19 ECS Access Recommendations and Running Start Alignment continued Responsibility for tuition payments does not fall to parents. Requiring parents to pay tuition up front and receive reimbursement later may preclude participation by some students. Courses meet the same level of rigor as the course taught to traditional students at the partner postsecondary institution. Instructors meet the same expectations as instructors of similar traditional postsecondary courses, and receive appropriate support and evaluation. Districts and institutions publicly report on student participation and outcomes. Only 30 of the 47 states with state-level dual enrollment programs require such reporting. Postsecondary institutions accept dual enrollment credit as transfer credit, provided measures of quality are ensured. More than 20 states require dual enrollment credits to be treated for transfer credit in the same manner as credits earned at the receiving institution.  Programs undergo evaluation based on available data. Nearly 30 states require dual enrollment programs to undergo internal or external evaluation.  Districts and postsecondary institutions are fully funded or reimbursed for participating students. At least one state is tying full funding to course quality. Effective Practices

20 Maine’s High School Aspirations Program: 653 participants Key Similarities: 11 th and 12 th graders are eligible Students are responsible for their transportation, books and food cost Key Differences Admissions policies established by law requiring at least a ‘B’ average. University of Maine: GPA B average, Counselor Recommendation The state pays 50% of the tuition for 3 semester credits Students can take a maximum of 6 credits a year Homeschooled and private school students are typically not eligible How other states are addressing the issue of access. Effective Practices

21 Georgia’s Move On When Ready: Established 2009 serving 3,390 students Key Similarities: 11 th and 12 th graders are eligible Admissions policies established by postsecondary institutions School districts must accept credit State pays tuition and fees Students are responsible for their transportation and food cost Key Differences Enrolled students cannot register for high school courses Private and homeschool school students are not eligible Qualified low-income students can qualify for a grant to cover the cost of books Private institutions participate in the dual enrollment program How other states are addressing the issue of access. Effective Practices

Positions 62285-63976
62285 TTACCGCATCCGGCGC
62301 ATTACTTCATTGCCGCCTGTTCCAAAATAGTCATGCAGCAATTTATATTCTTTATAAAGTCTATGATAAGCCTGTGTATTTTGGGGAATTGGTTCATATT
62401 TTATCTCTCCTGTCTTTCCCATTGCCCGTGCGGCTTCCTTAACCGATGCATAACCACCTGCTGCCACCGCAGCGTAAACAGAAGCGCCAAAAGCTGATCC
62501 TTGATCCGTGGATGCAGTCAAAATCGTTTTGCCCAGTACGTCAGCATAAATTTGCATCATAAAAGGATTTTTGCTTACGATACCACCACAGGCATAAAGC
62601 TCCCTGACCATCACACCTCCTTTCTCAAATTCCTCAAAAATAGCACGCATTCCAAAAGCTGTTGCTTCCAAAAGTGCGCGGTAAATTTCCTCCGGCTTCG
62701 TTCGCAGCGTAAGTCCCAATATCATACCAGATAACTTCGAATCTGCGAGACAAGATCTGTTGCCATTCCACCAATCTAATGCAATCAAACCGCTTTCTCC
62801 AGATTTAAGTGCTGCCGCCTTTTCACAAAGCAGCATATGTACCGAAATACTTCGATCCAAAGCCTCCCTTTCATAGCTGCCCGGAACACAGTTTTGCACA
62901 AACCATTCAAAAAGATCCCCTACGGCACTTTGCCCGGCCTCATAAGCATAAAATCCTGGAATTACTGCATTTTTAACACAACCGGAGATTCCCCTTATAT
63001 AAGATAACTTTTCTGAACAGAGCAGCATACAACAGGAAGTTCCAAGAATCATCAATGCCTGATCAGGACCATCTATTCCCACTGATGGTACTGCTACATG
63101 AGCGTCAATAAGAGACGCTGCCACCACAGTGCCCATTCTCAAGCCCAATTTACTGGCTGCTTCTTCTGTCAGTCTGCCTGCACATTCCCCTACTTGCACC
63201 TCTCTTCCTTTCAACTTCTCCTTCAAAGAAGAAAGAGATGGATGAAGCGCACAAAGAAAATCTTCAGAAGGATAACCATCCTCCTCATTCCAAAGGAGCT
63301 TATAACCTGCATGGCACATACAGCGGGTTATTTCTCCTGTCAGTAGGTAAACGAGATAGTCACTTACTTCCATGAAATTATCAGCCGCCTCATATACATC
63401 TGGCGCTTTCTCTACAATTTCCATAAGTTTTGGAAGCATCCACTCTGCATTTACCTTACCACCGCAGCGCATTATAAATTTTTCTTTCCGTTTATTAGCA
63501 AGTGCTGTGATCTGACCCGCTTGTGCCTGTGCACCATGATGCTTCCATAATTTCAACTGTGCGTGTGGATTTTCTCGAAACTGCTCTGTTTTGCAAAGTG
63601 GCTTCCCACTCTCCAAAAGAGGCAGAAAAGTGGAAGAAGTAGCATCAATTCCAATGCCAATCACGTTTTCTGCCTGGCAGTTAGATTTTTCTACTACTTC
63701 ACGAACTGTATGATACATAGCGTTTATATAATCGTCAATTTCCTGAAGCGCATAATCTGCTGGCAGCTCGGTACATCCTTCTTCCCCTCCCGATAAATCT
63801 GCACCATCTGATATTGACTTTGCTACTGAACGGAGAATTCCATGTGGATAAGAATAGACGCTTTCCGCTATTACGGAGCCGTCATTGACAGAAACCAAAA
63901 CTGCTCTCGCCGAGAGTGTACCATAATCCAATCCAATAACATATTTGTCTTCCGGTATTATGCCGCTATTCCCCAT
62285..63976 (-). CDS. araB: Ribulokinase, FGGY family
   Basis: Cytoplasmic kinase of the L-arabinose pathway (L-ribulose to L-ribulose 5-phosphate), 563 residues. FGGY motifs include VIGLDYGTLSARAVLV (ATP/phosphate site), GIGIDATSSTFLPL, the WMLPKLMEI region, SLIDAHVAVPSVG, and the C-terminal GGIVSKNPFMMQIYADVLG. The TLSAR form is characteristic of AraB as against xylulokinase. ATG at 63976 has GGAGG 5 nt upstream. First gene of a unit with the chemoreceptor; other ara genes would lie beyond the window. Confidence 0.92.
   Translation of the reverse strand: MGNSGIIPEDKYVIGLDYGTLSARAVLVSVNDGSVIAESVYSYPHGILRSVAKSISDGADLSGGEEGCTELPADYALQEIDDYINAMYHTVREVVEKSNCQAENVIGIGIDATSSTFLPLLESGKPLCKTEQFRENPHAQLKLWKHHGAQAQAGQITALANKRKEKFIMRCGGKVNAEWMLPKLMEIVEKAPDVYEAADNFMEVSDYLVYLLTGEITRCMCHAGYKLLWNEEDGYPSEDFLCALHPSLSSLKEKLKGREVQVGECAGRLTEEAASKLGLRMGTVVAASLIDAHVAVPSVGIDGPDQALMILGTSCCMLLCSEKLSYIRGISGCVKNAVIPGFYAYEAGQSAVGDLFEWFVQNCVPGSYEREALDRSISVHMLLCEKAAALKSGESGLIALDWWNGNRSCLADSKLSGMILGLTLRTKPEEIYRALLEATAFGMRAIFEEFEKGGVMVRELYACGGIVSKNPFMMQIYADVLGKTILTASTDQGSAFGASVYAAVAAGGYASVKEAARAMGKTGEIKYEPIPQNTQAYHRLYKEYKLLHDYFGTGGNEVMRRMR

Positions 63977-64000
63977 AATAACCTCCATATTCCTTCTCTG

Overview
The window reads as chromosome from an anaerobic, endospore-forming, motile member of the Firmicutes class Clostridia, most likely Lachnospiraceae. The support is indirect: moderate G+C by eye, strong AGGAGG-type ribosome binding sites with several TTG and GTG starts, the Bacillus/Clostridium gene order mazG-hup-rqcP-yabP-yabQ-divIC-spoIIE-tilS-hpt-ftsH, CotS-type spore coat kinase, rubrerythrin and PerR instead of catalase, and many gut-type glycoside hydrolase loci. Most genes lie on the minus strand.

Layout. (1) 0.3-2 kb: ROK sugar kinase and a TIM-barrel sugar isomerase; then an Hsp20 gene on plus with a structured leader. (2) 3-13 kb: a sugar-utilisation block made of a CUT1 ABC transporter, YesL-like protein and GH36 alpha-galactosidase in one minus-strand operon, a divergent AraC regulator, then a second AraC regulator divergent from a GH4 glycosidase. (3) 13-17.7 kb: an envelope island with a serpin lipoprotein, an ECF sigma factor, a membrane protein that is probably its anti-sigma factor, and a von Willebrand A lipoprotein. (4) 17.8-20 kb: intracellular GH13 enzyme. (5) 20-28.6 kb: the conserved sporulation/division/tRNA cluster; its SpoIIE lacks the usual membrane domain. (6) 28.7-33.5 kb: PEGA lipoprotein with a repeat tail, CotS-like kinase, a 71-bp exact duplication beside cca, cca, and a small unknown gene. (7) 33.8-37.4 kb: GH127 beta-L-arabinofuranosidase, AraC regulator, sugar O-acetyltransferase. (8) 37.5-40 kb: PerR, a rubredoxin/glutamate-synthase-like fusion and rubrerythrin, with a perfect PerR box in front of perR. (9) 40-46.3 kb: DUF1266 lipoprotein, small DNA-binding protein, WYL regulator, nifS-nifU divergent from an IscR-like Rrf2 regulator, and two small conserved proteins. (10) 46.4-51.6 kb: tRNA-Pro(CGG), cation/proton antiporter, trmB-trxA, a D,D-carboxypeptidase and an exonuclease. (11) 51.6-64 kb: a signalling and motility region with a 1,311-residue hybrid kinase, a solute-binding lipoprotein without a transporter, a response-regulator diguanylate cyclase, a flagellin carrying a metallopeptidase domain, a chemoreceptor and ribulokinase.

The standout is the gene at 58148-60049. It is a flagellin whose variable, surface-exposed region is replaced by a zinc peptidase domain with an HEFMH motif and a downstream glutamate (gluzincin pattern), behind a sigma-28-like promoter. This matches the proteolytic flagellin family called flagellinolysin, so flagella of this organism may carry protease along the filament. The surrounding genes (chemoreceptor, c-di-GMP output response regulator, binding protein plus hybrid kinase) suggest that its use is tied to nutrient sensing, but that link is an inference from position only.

22 How other states are addressing the issue of access. Wisconsin’s Youth Options: 3,600 participants Key Similarities: 11 th and 12 th graders are eligible Admissions policies established by postsecondary institutions Ex: University of Wisconsin Madison GPA 3.00 and exhausted their high school curriculum in the subject School districts must participate State pays tuition and fees Students are responsible for their transportation and food cost Key Differences The school district determines what courses are eligible. Students cannot take courses offered by the high school The school district must pays the cost of tuition, fees, and books Student must pay for post-secondary course comparable to course offered by the high school Transportation assistance is available for low-income students Private and homeschool school students are not eligible Private institutions participate in the dual enrollment program Effective Practices